The question often raised in regard to the antiquity of Vedas is: What is the probable age of Rig Veda, which is the oldest of the four Vedas. Regarding Vedic chronology Max Muller opines: 'Whether the Vedic hymns were composed 1000 or 1500 or 2000 or 3000 years B.C. no power on earth will ever determine.' The Rig Veda is the earliest literary work of India and perhaps of the world. The excavations of Indus Valley offer useful evidence that can change the conception of not only ancient Vedic chronology but also human history. The literary evidence available in the Rig Veda and the archaeological remains of Indus Valley should be closely examined together to arrive at any definite conclusion about whether the Rig Vedic civilization was the ancestor or the descendent of Indus civilization. A modest attempt to examine in-depth this complex issue has been made below:

The three crucial antique remains that are the most important of all Indus Valley finds have not received the extent of attention that they richly deserve. These are the unique art pieces in Yogic postures, the four-armed standing figure occurring at item No. 383 of the Signs of Indus script and the Peepul tree, which has enormous esoteric significance. In the Karma Kanda or ritualistic portion of the Vedas, nowhere in the Samhitas, Brahmanas or the Aranyakas is there any mention about Yoga, as this portion of the Vedas deal wholly with various forms of Yajnas or fire sacrifices. The first specific mention about Yoga is found in the Kathopanishad, which is elaborated in the Srimad Bhagawad Gita, the Song Celestial. Both Kathopanishad and the Gita contain reference to the Peepul tree and the Gita goes to the extent of saying that the person who realises the esoteric significance of this tree is a knower of the Vedas. While the Kathopanishad makes a passing reference to the four-armed Deity Vishnu inVishnor Yad Paramam Padam, the Lord in the Gita reveals to Arjuna His four-armed Divine Vishnu form in all its fine details. In the Indus Valley, people seem to have strictly adhered to several Vedic practices like fire sacrifices, ceremonial cremation of the dead, worship of Vedic deities, practice of Yoga, belief in after-life and immortality of soul etc.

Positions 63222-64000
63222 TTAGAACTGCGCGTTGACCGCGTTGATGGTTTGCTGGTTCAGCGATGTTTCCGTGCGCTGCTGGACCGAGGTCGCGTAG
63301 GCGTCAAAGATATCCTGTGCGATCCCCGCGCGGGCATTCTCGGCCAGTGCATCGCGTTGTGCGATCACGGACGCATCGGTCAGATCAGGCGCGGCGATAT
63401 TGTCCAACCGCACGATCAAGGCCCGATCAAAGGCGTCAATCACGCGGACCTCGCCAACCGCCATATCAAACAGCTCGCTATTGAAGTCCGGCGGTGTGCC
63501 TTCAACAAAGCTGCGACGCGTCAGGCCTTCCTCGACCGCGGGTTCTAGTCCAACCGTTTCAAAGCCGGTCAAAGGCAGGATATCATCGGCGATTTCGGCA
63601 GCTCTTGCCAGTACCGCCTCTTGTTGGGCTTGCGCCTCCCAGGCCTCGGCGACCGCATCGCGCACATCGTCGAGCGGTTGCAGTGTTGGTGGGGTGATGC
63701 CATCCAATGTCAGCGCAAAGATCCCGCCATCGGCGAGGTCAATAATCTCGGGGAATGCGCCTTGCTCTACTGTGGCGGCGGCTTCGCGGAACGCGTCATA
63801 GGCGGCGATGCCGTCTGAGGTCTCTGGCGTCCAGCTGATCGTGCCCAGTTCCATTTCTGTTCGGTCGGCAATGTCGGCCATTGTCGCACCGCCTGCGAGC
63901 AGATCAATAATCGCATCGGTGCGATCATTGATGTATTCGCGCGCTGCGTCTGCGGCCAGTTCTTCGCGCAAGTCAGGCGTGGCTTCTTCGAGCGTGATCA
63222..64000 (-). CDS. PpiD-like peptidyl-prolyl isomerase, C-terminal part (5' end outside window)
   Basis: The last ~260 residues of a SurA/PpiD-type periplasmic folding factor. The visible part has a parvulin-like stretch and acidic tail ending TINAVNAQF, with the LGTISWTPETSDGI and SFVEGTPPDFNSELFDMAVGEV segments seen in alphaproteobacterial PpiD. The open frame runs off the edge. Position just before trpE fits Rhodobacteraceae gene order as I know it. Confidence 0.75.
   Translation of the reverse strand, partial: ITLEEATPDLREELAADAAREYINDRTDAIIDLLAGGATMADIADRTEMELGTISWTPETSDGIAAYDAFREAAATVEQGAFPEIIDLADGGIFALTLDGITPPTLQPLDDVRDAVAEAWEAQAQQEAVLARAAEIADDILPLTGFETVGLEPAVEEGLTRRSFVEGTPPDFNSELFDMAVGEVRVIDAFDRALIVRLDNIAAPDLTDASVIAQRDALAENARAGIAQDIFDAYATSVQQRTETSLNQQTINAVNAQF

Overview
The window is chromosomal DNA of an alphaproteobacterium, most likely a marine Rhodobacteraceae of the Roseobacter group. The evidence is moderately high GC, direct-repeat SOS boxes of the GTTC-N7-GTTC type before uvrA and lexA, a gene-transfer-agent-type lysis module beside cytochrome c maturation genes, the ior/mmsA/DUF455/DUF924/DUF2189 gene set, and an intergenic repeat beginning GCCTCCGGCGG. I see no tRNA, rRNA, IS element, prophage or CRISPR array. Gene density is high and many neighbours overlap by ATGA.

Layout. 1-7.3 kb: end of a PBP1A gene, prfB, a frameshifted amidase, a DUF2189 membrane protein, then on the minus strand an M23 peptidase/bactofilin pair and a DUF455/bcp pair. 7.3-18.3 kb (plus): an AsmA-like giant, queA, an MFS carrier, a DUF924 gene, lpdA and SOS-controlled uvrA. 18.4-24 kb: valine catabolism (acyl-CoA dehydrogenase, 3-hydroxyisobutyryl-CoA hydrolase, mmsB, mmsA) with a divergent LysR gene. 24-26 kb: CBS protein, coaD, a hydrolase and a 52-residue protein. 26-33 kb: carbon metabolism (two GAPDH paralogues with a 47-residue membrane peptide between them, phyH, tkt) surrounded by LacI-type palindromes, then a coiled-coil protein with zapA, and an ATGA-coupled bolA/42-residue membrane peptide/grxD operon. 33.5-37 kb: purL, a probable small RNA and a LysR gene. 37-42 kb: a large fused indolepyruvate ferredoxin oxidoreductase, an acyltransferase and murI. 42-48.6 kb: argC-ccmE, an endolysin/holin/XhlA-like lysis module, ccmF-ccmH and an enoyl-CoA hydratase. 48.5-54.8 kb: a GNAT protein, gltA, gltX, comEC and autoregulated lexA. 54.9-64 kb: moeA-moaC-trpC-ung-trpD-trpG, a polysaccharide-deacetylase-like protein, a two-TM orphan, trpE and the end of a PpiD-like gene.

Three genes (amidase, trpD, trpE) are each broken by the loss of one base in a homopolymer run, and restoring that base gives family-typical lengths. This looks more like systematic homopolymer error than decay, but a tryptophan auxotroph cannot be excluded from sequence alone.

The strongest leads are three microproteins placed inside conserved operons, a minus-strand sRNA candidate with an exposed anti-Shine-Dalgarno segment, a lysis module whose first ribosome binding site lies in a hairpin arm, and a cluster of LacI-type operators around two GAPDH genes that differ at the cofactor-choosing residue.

On the basis of preponderance of evidence available in the Indus remains, one can safely conclude that the Indus Valley civilization could represent the culmination of the Vedic period, when the Upanishads and Srimad Bhagawad Gita must have been widely popular. Western archaeologists have placed the Indus civilization between 3250 to 2750 B.C., by allowing a period of 500 years for the seven different layers of Indus remains. This chronology more or less corresponds with the traditional view that the Mahabharata war was fought in 3102 B.C. This fact is further corroborated by the Aihole inscription of Pulikesin II that declares that the Epic battle took place in 3102 B.C. that marks the end of the Dwapara Yuga and the commencement of the Kali Yuga. According to the astronomical tradition represented by Aryabhatta, the Kali Yuga is believed to have begun on the 18th February 3102 B.C.

The fundamental unity of the Bharathavarsha from Himalayas to Cape Camorin right from the Indus Valley times was brought about by the Vedic way of life popularly known as the Sanatana Dharma or the eternal way of Vedic religion that governs every aspect of human life from birth to death. The Sanatana Vedic Dharma must have been the way of Indus people who seem to have worshipped the Vedic deities, observed the Varna Ashrama Dharma, performed Vedic sacrifices and practiced the Upanishadic Yoga. Indus civilization did not become extinct by any foreign invasion and even to this day the eternal way of Indus life survives in agricultural farming, vegetarianism, cattle rearing, cotton clothing, use of precious beads, gold ornaments and pottery, social customs, religious beliefs and spiritual practices. Vedas are immutable truths that are universally applicable and eternally valid and can have no beginning or end.

23-Mar-2003
More by :  Govindarajan Padman
 
Views: 2502